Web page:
The Difference Between Online Freelancer Marketplaces and Freelancer Management Systems


As a recent McKinsey report convincingly documented, the world has entered a digital age in which work arrangements are becoming increasingly intermediated by information and communications technology. Long gone are the days of newspaper ads and faxing resumes. Even job boards, which allowed forlorn hirers and workers to find one another through digitized resumes and keyword searches, are starting to seem like columbaria. Today hundreds of online platforms, which Spend Matters calls work intermediation platforms (WIPs), support 100% technology-enabled, end-to-end work arrangements – effectively source-to-pay (S2P) solutions.

Free Research: A how-to guide to improving your services procurement and contingent workforce program

These new technology-enabled ways of arranging work have created enormous new opportunities, McKinsey suggests. But they also bring new problems, as witnessed in the past several months in a cluster of lawsuits involving Uber, Instacart, Shyp and others. Now public policy discussions are raging about whether platform-engaged workers should be classified as independent contractors or employees. (But this is a subject for another post.)

The other issue is technology-driven changes can also lead to the creation and use of new terms. Mix that with marketing and media hype, and the meaning of such terms can become confused – something not helpful to professionals trying to understand these new developments.

I have noted over the past several months pervasive confusion in the usage of 2 terms that really mean 2 different things: online freelancer marketplace (OFM) and freelancer management system (FMS). The differences are important, so I’d like to set the record straight.

The Open Market

An online freelancer marketplace is an online platform where someone who needs work to be done can find someone to do and complete the work arrangement through to payment. Workers, on the other hand, leverage the platform to find offers for work they can perform and then enter into a work arrangement, complete the work and get paid.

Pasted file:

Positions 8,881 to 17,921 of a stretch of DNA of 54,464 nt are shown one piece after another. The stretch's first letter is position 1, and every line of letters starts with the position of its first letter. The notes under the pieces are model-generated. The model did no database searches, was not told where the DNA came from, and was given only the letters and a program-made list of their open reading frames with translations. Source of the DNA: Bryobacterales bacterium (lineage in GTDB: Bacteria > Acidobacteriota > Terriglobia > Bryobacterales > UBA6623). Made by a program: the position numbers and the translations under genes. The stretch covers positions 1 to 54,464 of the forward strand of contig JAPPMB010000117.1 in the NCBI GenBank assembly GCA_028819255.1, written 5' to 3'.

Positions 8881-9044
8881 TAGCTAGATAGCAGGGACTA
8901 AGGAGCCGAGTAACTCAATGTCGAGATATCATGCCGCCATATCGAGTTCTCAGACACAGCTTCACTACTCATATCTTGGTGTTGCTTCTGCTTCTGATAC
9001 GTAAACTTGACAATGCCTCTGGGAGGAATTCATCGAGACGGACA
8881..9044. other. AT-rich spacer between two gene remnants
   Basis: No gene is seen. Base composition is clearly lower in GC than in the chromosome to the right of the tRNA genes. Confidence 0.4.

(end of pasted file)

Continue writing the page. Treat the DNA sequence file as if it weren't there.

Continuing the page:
Marketplaces are exchanges where a virtually unlimited number of people and different businesses needing work performed can interact and transact with a virtually unlimited number of people who are seeking to perform work. Examples of online freelancer marketplaces include Upwork,, Guru, HourlyNerd, PeoplePerHour and Fiverr.

It should be noted that a freelancer marketplace can be relatively free, meaning they provide information transparency, let the potential buyers and sellers interact and let the market work uninterrupted. But some marketplaces are, to lesser or greater degree, regulated by the platform owner.

For example, data and algorithms may be used to determine which workers should be more visible than others or even which should be assigned to a limited set of options the buyer may choose from. (Task Rabbit and Gigwalk's Crowdsourcing offering are 2 examples.) All the same, these are online freelancer marketplaces – it’s just that some marketplaces are regulated.

The Technology Solution

A freelancer management system is a different animal altogether. An FMS is a specific technology solution offering provisioned, via a multi-tenant software platform, to individual enterprises.

Each individual enterprise’s business users – hiring managers – can directly source, manage the engagement of and pay non-employee workers, who have been sourced into a private talent pool hosted on the FMS. To be included in the enterprise’s talent pool, these workers must be qualified in different ways, by skills vetting, background checking, on-platform performance ratings and other criteria established by the enterprise. Solution providers that routinely represent themselves as FMSs include Field Nation, MBO Partners, OnForce, Work Market and Upwork. (Note: Upwork has a very large online freelancer marketplace business as well as an FMS offering called Upwork Enterprise, and Gigwalk also introduced an Enterprise offering in the last year.)

Further information on FMS can found in a recent Spend Matters article on the subject.

New technology applications can stir up a lot of dust. This is certainly true of those making their entrance into the world of work, in particular the world of the contingent workforce. The distinction between online freelancer marketplaces and freelancer management systems is a crucial one – and one that is very often misunderstood. With the record set straight here, I can now move on to untangle other conundrums in the new, fast-developing digital work platform space.

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